• Request (with certain exceptions) that a company delete the consumer’s personal information.
  • Request that a company not “sell” the consumer’s personal information to third parties.
  • Not be discriminated against by a company for exercising these rights.

Private plaintiffs’ attorneys may work with consumers to make these requests and then file suit based on purported deficiencies in the response. Plaintiffs’ attorneys might also claim deficiencies in “do not sell” mechanisms of companies as additional purported grounds for suit.

While the CCPA does not confer a private right of action for these types of violations, plaintiffs’ attorneys have historically relied on such statutory violations to assert claims under other California consumer protection statutes, such as the California UCL, California’s false advertising law and the Consumer Legal Remedies Act. In any such cases, plaintiffs’ attorneys will have to overcome the CCPA’s provision stating that “[n]othing in this title shall be interpreted to serve as the basis for a private right of action under any other law,” a provision that is certain to be tested if plaintiffs’ attorneys rely on CCPA violations as grounds to assert claims pursuant to other California statutes.

Another issue likely to arise in private actions brought in federal court is whether consumers have standing to assert claims for alleged privacy violations under the CCPA. The Supreme Court made clear in its 2016 decision in Spokeo, Inc. v. Robins that a statutory violation alone does not establish actual injury. Instead, plaintiffs must show some particular and concrete injury that resulted from the defendant’s conduct. Courts have split on how to apply these standards in the data privacy context, but recent case law out of the Ninth Circuit indicates that violations of data privacy statutes may be sufficient to establish standing in California. Whether this applies to violations of the CCPA specifically is likely to be hotly contested.

California Cities and Counties Could Also Bring UCL Claims Based on Alleged CCPA Violations

California district attorneys representing cities and counties may also file UCL actions. Unlike private litigants, municipalities may recover up to $2,500 per violation in civil penalties. A recent California Court of Appeals decision held that district attorneys could not pursue state-wide UCL actions, reducing potential exposure for companies, but an appeal of that decision is currently pending before the California Supreme Court. Regardless of the outcome of that appeal, larger municipalities in California have in recent years shown an interest in targeting data collection and sharing and may seek to enforce violations of the CCPA.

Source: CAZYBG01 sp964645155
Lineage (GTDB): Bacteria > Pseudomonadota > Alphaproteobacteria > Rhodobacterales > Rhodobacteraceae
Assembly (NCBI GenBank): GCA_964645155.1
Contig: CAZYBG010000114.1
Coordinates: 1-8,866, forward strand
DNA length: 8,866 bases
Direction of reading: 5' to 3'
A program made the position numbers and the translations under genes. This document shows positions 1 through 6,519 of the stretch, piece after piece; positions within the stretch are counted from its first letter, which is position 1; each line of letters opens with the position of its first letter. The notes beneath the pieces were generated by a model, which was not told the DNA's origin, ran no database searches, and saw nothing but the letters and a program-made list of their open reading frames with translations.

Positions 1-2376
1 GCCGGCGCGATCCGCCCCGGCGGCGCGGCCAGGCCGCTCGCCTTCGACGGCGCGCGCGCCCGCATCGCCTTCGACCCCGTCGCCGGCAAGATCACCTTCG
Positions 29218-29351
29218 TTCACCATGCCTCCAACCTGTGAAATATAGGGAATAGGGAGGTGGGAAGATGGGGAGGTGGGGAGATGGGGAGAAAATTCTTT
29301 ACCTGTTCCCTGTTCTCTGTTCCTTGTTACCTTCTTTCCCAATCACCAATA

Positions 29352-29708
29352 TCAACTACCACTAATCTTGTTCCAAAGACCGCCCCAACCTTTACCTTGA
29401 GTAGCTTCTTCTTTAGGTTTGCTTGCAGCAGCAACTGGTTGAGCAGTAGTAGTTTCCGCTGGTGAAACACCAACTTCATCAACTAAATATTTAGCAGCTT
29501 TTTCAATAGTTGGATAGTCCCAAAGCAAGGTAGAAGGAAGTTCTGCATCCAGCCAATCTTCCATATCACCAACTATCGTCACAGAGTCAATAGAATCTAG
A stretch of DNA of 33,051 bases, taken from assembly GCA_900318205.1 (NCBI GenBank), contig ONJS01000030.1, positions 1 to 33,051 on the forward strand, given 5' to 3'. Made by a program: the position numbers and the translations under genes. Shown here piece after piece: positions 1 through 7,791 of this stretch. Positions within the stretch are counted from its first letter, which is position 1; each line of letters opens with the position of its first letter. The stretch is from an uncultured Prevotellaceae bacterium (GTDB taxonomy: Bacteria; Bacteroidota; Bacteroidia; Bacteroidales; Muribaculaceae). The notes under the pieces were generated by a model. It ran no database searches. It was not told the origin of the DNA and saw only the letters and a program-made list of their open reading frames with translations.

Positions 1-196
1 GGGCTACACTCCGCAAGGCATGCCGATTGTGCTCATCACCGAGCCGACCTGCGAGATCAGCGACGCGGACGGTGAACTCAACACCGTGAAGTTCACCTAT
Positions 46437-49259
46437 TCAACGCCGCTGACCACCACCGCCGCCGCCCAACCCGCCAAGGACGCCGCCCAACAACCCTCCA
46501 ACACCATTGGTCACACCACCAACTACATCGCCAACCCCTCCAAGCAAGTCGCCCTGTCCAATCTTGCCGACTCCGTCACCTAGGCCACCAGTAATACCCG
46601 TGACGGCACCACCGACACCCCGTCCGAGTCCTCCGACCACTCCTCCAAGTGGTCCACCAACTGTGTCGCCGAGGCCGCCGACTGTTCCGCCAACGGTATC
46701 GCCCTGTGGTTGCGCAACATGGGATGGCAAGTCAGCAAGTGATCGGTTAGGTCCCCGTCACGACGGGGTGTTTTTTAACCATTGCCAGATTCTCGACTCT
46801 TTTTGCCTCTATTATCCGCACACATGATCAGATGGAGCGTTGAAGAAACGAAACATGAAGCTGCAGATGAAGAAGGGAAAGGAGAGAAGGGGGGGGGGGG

Where Do We Go From Here?

The risk of a private claim for a security breach will depend, in part, on whether a company’s security practices are considered “reasonable.” Companies should review their security practices, using as benchmarks industry standards as the Center for Internet Security’s 20 Controls & Resources or the NIST Cybersecurity Framework.

Companies can try to deter private litigation (and subsequent Attorney General enforcement) by bringing their practices into compliance with the most widely accepted interpretations of the CCPA. Businesses should look to benchmark their approach against that of others in their industry. Staying in the middle of the pack, rather than testing the waters, may provide some comfort for companies looking to mitigate their litigation risk.

Finally, companies should continue to monitor statements from the AG’s office regarding potential changes to regulations and interpretations of the law as well as enforcement priorities, and should be prepared to adapt quickly to changing guidance.